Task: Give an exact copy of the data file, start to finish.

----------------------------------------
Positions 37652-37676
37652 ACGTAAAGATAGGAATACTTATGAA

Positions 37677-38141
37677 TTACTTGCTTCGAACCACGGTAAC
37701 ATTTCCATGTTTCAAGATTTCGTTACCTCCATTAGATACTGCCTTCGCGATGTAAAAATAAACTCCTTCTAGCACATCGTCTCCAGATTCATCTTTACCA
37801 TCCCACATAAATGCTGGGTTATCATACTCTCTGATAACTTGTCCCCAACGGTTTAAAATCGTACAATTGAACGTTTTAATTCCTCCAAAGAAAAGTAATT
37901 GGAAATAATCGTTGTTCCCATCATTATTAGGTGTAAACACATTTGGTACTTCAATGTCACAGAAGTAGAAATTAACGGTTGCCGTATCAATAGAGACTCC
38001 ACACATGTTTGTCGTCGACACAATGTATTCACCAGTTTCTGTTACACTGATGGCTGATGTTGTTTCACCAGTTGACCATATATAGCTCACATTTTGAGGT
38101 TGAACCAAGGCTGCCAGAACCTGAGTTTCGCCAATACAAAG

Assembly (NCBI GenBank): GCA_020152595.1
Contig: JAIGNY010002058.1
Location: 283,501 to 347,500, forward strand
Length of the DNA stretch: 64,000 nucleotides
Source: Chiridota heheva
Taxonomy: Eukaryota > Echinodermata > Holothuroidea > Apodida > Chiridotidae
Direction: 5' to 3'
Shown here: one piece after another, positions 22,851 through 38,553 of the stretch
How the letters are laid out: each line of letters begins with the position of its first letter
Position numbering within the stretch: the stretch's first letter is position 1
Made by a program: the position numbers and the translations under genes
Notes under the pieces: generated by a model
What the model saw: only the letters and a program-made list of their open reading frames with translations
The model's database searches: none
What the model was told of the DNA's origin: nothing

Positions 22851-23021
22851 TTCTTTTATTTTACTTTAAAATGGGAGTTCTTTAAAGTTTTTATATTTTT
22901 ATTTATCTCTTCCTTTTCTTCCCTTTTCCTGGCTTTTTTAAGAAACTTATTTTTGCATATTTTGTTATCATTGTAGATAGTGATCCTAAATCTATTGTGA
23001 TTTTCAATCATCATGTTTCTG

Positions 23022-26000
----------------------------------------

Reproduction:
Positions 37652-37676
37652 ACGTAAAGATAGGAATACTTATGAA

Positions 37677-38141
37677 TTACTTGCTTCGAACCACGGTAAC
37701 ATTTCCATGTTTCAAGATTTCGTTACCTCCATTAGATACTGCCTTCGCGATGTAAAAATAAACTCCTTCTAGCACATCGTCTCCAGATTCATCTTTACCA
37801 TCCCACATAAATGCTGGGTTATCATACTCTCTGATAACTTGTCCCCAACGGTTTAAAATCGTACAATTGAACGTTTTAATTCCTCCAAAGAAAAGTAATT
37901 GGAAATAATCGTTGTTCCCATCATTATTAGGTGTAAACACATTTGGTACTTCAATGTCACAGAAGTAGAAATTAACGGTTGCCGTATCAATAGAGACTCC
38001 ACACATGTTTGTCGTCGACACAATGTATTCACCAGTTTCTGTTACACTGATGGCTGATGTTGTTTCACCAGTTGACCATATATAGCTCACATTTTGAGGT
38101 TGAACCAAGGCTGCCAGAACCTGAGTTTCGCCAATACAAAG

Assembly (NCBI GenBank): GCA_020152595.1
Contig: JAIGNY010002058.1
Location: 283,501 to 347,500, forward strand
Length of the DNA stretch: 64,000 nucleotides
Source: Chiridota heheva
Taxonomy: Eukaryota > Echinodermata > Holothuroidea > Apodida > Chiridotidae
Direction: 5' to 3'
Shown here: one piece after another, positions 22,851 through 38,553 of the stretch
How the letters are laid out: each line of letters begins with the position of its first letter
Position numbering within the stretch: the stretch's first letter is position 1
Made by a program: the position numbers and the translations under genes
Notes under the pieces: generated by a model
What the model saw: only the letters and a program-made list of their open reading frames with translations
The model's database searches: none
What the model was told of the DNA's origin: nothing

Positions 22851-23021
22851 TTCTTTTATTTTACTTTAAAATGGGAGTTCTTTAAAGTTTTTATATTTTT
22901 ATTTATCTCTTCCTTTTCTTCCCTTTTCCTGGCTTTTTTAAGAAACTTATTTTTGCATATTTTGTTATCATTGTAGATAGTGATCCTAAATCTATTGTGA
23001 TTTTCAATCATCATGTTTCTG

Positions 23022-26000